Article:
NA's heroine, Catherine Morland, is certainly not snobbish about novels; she devours Gothic romances like Ann Radcliffe's The Mysteries of Udolpho with gusto. There's not much else for her to do at home in the country with her many brothers and sisters, but soon she's called to accompany her wealthy neighbors, the Allens, to Bath. Ah, Bath! Later, in Persuasion, Austen would portray this resort city as tiresome (as she herself found it), but in NA we see it full of all the fun and activity that would enchant a naive 17 year old: plays, shopping, and best of all, assemblies where one might make new acquaintances. Almost immediately Catherine makes the acquaintance of Henry Tilney, a young clergyman with a quirky wit who catches her fancy.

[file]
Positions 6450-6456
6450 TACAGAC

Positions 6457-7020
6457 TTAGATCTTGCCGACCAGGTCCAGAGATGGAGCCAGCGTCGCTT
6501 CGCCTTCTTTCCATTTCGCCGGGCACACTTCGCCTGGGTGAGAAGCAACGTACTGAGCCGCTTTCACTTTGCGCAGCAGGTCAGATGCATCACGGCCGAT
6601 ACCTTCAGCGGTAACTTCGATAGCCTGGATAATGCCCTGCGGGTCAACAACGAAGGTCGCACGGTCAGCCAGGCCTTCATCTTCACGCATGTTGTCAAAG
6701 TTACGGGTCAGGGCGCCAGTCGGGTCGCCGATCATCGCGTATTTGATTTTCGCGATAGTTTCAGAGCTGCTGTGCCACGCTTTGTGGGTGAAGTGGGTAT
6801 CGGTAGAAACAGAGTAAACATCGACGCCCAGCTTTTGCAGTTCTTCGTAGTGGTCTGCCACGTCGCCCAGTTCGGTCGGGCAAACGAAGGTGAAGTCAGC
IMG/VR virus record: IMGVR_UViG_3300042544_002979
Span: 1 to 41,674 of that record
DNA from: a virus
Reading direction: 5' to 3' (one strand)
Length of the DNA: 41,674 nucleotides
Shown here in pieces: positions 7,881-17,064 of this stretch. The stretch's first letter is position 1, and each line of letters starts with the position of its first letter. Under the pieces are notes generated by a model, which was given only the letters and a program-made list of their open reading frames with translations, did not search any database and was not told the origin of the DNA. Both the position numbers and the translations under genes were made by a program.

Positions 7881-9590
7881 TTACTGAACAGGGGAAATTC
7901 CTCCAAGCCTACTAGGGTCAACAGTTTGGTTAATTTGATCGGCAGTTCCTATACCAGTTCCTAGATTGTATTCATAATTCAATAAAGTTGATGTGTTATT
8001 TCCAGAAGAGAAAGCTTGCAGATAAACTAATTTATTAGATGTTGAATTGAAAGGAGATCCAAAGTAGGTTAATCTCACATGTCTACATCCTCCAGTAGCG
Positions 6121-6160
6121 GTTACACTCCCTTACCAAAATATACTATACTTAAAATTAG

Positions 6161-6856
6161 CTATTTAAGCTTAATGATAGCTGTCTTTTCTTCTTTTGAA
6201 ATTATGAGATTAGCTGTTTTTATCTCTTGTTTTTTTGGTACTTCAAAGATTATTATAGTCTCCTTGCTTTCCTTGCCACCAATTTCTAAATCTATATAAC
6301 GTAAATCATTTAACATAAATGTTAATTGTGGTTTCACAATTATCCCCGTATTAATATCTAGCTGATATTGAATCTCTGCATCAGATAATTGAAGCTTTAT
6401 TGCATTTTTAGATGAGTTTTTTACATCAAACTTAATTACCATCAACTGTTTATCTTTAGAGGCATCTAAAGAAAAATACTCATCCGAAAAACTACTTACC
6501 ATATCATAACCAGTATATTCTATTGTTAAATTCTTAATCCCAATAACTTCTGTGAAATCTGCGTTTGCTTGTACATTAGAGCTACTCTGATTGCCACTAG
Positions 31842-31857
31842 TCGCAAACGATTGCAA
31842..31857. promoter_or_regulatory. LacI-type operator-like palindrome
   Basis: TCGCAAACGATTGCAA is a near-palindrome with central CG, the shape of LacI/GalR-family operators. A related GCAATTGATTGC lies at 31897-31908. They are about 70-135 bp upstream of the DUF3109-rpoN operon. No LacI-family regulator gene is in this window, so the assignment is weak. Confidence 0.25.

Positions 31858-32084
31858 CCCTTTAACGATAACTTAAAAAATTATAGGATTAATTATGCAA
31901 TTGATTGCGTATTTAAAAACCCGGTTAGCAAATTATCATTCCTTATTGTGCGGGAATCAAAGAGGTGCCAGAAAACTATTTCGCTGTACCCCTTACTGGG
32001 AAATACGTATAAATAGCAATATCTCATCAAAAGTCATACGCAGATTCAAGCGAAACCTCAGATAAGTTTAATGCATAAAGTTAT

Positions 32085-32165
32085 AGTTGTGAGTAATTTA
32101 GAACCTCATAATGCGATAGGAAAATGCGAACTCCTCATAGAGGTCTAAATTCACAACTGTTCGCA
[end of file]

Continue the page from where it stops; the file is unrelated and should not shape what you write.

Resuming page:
Not long afterward she befriends Isabella Thorpe, the daughter of one of Mrs. Allen's friends. Isabella is quick to claim her as a bosom friend, and introduces Catherine to her brother John, who is a bit crude and wild, but is also a friend of Catherine's brother James, so she tries to be polite. She would much rather spend time with Henry Tilney and his sister Eleanor, but Isabella and James conspire to usurp Catherine's time, even going so far as to lie in order to get her to accompany them on a drive instead of a prior engagement with the Tilneys. (This "kidnapping" scene is just one of many that parodies typical events in a gothic novel.) Still, Catherine remains close to Isabella, especially after she announces her engagement to James.